The CE Mark is mandatory for medical devices Imported to Europe. Learn how your products can get CE marking based on Medical Device Regulations.
When Does Your Medical Device Need CE Marking to Export to Europe?
The European medical technology market was estimated to be worth €140 billion in 2020. This is a promising market for non-EU medical device manufacturers. First, they need a CE Mark according to the risk classification to export to countries in the EU.
What Is CE Marking for Medical Devices?
CE stands for Conformité Européenne. The CE Mark appears on products traded on the extended Single Marker in the European Economic Area. The mark signifies that the product meets the safety, health, and environmental protection requirements set by the European Commission.
The CE marking indicates that the product has met the General Safety and Performance Requirements set by Medical Device Regulations (MDR).
Medical devices are classified into classes, similar to that of the Food and Drug Administration in the U.S. The MDR classes are the following:
These are considered low-risk devices like bandages, surgical instruments, and wheelchairs.
These are medium-risk devices that require the involvement of a notified body for export. Examples are hearing aids, catheters, and short-term contact lenses.
These products are considered medium to high risk, such as ventilators, long-term contact lenses, and incubators.
These medical devices are considered high-risk and are subject to strict regulatory requirements. Examples include pacemakers, prosthetics, and other devices that require permanent monitoring.
How Are Medical Devices Classified for CE Marking?
All medical devices undergo stringent technical documentation for CE marking. Factors that affect classification are the characteristics of the devices. Are they non-invasive? Most devices that do not penetrate the body are typically considered Class I. However, some exemptions would result in the product’s higher classification.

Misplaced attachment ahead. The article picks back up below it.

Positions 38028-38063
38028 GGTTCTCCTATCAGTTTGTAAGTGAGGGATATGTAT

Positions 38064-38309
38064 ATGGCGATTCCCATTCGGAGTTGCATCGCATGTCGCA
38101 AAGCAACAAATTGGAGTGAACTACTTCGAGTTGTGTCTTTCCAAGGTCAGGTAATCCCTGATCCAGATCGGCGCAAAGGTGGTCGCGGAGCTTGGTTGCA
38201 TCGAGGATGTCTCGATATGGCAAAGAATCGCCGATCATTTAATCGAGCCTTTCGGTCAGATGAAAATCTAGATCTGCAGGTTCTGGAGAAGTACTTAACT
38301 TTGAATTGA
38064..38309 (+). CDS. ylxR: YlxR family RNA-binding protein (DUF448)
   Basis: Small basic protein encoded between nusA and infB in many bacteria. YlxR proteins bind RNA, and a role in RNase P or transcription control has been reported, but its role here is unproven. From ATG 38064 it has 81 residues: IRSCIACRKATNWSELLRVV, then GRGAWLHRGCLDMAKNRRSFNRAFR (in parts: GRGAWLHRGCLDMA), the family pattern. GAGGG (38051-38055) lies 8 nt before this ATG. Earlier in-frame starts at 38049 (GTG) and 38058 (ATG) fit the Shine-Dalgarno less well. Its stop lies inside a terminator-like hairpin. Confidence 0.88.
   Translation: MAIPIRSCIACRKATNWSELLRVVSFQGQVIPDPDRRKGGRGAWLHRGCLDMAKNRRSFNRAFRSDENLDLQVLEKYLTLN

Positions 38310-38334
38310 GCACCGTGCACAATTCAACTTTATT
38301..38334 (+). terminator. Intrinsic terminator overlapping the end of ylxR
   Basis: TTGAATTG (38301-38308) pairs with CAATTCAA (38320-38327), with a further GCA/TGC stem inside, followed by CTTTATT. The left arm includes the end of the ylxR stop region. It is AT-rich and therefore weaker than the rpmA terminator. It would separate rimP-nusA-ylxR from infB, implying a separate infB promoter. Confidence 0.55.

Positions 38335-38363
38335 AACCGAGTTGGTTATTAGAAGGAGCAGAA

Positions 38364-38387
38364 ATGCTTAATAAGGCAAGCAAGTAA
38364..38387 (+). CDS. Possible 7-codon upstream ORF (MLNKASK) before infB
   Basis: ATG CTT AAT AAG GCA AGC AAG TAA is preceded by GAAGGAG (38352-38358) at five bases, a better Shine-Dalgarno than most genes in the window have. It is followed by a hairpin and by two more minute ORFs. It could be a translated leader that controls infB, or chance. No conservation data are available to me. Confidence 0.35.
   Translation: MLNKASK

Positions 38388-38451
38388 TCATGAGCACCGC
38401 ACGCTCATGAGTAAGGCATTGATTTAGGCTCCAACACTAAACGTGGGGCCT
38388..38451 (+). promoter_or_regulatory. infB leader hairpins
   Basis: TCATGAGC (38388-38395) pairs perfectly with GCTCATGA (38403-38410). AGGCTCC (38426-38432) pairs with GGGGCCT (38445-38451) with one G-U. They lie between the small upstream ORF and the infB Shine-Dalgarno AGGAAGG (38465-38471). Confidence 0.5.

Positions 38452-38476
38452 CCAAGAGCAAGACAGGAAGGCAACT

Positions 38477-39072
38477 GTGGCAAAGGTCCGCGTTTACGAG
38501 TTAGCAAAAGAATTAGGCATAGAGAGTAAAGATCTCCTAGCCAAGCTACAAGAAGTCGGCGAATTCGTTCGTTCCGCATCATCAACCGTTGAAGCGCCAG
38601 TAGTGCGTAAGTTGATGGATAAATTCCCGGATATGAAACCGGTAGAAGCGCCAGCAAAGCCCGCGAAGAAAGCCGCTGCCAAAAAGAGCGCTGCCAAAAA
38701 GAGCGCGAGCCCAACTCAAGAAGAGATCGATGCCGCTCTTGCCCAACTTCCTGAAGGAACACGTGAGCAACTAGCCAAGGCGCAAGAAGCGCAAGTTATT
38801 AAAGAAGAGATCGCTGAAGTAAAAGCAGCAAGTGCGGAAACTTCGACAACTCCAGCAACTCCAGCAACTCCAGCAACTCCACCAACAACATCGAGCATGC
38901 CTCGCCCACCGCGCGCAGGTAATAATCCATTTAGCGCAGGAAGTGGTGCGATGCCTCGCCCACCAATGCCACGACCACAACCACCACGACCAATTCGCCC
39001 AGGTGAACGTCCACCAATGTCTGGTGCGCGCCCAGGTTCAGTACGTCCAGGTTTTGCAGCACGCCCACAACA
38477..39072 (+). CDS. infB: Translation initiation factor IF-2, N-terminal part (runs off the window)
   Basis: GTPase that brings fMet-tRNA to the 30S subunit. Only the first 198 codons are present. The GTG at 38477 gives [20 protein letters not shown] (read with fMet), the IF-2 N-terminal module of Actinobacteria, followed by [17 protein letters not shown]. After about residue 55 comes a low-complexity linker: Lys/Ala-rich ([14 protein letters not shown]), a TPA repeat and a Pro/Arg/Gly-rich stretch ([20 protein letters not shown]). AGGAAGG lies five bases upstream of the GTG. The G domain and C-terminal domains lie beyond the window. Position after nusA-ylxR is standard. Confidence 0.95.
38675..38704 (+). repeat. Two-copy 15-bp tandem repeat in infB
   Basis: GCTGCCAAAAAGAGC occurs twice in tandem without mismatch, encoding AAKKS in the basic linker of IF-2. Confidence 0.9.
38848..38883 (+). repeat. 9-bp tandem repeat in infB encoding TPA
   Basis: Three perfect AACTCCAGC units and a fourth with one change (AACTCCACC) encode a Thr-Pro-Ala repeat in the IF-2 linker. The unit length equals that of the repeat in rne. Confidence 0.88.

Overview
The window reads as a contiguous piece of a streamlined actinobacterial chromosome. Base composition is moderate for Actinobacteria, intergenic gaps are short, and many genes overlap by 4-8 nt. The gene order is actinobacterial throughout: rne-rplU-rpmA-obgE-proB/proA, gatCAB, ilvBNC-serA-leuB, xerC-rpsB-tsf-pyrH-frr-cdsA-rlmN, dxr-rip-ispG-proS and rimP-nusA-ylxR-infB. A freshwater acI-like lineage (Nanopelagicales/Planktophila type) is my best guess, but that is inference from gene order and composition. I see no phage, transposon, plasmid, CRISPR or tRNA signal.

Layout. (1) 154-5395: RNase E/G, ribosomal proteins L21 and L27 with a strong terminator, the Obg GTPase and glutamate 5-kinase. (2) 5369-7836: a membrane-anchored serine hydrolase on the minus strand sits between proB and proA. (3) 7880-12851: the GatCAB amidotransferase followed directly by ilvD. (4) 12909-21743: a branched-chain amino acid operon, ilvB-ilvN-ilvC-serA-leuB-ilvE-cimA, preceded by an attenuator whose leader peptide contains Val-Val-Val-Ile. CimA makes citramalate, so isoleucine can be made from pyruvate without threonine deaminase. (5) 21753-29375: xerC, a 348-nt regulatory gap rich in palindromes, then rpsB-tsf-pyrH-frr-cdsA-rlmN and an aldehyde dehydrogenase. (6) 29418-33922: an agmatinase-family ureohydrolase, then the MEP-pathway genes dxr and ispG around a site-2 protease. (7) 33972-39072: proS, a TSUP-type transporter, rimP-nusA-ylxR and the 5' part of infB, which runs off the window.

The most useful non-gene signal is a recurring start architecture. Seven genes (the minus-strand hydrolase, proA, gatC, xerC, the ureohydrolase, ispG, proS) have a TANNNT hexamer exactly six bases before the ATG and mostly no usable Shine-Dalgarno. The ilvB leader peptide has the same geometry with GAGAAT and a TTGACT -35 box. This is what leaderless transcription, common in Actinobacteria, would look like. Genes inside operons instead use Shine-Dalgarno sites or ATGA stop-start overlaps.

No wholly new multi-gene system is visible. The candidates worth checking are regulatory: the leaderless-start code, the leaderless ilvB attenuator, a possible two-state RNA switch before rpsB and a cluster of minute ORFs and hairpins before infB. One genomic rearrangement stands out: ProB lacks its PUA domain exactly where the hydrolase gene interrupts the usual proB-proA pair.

Invasive (enter the body through the skin or any orifice) and active (require an energy source) devices are classified higher. Duration of use and reusability also affect classification.
What Is a Notified Body? Do You Need One for CE Marking?
A Notified Body (NB) is a third-party organization designated by an EU country to assess product compliance before it can be sold on the market.
In this case, the NB will assess medical devices and in-vitro diagnostics (IVDs) and their compliance with regulatory requirements.
All medical devices except those that fall under self-certified Class 1 (not sterile, not a measuring device, and not a reusable surgical instrument) require NBs for EU export.
What does a notified body cost?
Qualitiso compared the rates of notified bodies considering days of 8 hours and 2 audit days for a class IIb medical device.
Steps to Obtain CE Marking for Your Medical Device
1. Classify Your Medical Device
The most crucial step is to correctly classify your medical device. The MDR’s decision tree indicates specific rules that will help determine your device’s associated risks and classify it accordingly.
2. Create Quality Management System
A Quality Management System (QMS) includes all policies and procedures related to every step in the design, manufacture, and distribution process of your medical device. This is a mandatory requirement for any company that wishes to enter the medical device market.
3. Create Technical File
- Name and address of the company, facilities involved in design and manufacture, and the NB
- Product description and serial number
- EU declaration of conformity
- Instructions for use, parts list, and test results
- Compliance with technical standards and regulations
4. Obtain Certification
Unless the device is under self-certifying class I, you must apply for certification of conformity to essential requirements from an NB.
You can partner with CE marking companies for support throughout these steps.
5. Affix the CE Mark
When all requirements are satisfied, you can create a Declaration of Conformity, and the CE mark will be placed on your medical device.
We provide non-EU medical and in-vitro device manufacturers with independent European-wide importing services compliant with Medical Device Regulation (MDR) and In-Vitro Diagnostic Regulation (IVDR) requirements.
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